ABC News got a great deal of credit this spring for the sensitive, nuanced interview Diane Sawyer conducted with Bruce Jenner, now Caitlyn Jenner, in which the Olympian came out as transgender. But the promotion around an upcoming episode of The Bachelorette suggests that the network's entertainment division didn't get the same sensitivity training.
Tonight's episode, in which two male suitors of series star Kaitlyn Bristowe are purported by ABC to have found love with one another, is being marketed by the network as "Brokeback Bachelor." In a promo for the episode, one of the two men makes a series of anodyne statements ("I never thought I would meet someone like that"; "falling in love with a man never crossed my mind"), edited together to build the sense that there's a gay love affair blossoming among the men who are meant to be seeking Bristowe's hand in marriage.
In the extremely unlikely event that this strangely cut-together ad for an episode of reality television is depicting events as they actually occurred, it's in poor taste. If the gay subplot is being created from whole cloth, it's far worse than that.
Start with the phrase itself: The term "Brokeback" isn't just a word interchangeable with "gay." It's a reference to Brokeback Mountain, a 2005 film (and before that, a short story) that outlines the social conditions that keep gay men from ever acknowledging, even to one another, their true feelings. The movie ends with one man dead; the other is a shell of a human being. To use the "Brokeback Bachelor" term knowing its repercussions is grotesque.
This could go either way, but neither path looks good for ABC. There's a crass, freak-show element to the Bachelorette promo, as when the voice-over indicates the episode "will blow your mind." The lewd double-entendre aside, only on The Bachelorette would the existence of gay people be treated as mind-blowing. And one of the two cast members in question has made a series of strange jokes on Twitter about the episode, referring to himself as a "woman" and saying he hopes to be like Brokeback's Heath Ledger, the actor who played the more masculine of the movie's two lovers. Enough time has passed since the movie's release, and enough legal and cultural victories have been won by gay people, that this could be framed as all-in-fun japery. But who's laughing?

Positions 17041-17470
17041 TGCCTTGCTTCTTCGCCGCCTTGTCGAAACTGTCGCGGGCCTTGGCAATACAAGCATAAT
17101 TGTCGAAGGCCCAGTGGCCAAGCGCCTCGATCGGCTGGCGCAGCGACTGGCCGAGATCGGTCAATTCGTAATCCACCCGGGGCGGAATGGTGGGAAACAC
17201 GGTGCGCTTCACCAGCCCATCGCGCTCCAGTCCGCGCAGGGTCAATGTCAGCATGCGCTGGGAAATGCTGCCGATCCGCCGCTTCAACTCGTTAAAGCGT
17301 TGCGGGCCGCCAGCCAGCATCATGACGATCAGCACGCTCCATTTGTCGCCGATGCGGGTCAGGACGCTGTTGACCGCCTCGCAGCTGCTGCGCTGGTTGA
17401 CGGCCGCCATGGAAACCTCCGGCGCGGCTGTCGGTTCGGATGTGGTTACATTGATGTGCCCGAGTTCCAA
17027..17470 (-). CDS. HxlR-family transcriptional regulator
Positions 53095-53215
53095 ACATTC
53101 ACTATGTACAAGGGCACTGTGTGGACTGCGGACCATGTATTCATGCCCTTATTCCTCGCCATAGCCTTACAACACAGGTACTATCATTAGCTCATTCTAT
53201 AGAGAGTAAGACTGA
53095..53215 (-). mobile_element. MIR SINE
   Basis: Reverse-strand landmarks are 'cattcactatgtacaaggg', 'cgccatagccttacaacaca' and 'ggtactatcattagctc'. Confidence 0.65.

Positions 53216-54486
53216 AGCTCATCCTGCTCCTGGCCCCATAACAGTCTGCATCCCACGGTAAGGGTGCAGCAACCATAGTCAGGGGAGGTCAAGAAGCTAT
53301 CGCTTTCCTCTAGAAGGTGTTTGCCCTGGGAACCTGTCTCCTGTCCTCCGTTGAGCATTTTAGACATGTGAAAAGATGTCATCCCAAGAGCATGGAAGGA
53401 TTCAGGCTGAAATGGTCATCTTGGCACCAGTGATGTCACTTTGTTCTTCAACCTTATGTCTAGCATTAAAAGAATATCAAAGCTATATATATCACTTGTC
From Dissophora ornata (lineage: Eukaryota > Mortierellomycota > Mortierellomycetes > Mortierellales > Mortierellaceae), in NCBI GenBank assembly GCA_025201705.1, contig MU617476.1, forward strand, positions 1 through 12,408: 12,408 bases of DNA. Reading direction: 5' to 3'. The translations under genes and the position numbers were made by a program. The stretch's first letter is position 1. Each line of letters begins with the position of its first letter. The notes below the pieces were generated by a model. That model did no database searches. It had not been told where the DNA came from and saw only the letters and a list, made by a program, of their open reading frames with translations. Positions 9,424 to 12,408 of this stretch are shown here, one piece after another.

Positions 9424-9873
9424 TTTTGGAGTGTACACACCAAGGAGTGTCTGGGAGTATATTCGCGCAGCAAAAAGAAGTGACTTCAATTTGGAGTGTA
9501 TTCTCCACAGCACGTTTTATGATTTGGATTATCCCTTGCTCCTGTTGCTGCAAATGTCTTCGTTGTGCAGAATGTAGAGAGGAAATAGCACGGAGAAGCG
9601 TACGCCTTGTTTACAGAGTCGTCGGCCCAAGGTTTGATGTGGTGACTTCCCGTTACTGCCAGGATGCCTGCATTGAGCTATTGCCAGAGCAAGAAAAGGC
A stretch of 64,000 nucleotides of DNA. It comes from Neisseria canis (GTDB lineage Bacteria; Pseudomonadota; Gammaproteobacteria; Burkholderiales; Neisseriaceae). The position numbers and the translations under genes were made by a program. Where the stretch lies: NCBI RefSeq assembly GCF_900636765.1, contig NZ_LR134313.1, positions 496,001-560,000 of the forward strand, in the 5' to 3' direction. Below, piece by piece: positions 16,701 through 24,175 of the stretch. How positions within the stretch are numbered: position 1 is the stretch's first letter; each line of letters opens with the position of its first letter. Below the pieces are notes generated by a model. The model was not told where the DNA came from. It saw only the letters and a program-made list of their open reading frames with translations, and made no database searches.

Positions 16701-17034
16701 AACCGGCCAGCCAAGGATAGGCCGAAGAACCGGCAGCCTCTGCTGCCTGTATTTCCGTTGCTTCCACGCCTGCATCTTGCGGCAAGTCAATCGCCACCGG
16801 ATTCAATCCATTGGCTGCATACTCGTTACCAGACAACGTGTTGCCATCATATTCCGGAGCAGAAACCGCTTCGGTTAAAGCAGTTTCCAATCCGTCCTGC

A simple understanding of how reality-show promotion works indicates that this gentleman is probably not, in fact, a gay man, and that the "Brokeback Bachelors" are just having a laugh.
And it's almost refreshing to see cast members in a show that's so consistently obfuscated its motives be so upfront about a set of beliefs and attitudes. When, on The Bachelor, women are shamed for having sex, or when the cast, year after year, is mysteriously almost all-white, it's treated by the show's host and cast as an embarrassing sideshow, tangent to the proverbial "right reasons" that the singles have gathered together. But while the show, perhaps rightly, has decided it's not equipped to handle issues of misogyny or class, it either felt the need to entirely invent a gay storyline or market it aggressively, all for the apparent purpose of proving that gay people are funny, weird and mind-blowing.
Last year, Juan Pablo Galavis, the then-star of The Bachelor, declared in an interview that gay people should not be a part of The Bachelor, saying: "They're more pervert in a sense." He was roundly criticized at the time, but his comments seem to be far closer to the heart of what Team Bachelor actually believes. Whatever happens with tonight's episode, a contrast has been drawn, and drawn sharply. There's Kaitlyn and her real suitors, there to find acceptable, TV-friendly love, and then there's the real or perceived threat of homosexuality at the margins. That's a point of view that would have felt far more current in 2005, when Brokeback Mountain came out—yet it's one that's absolutely still with us.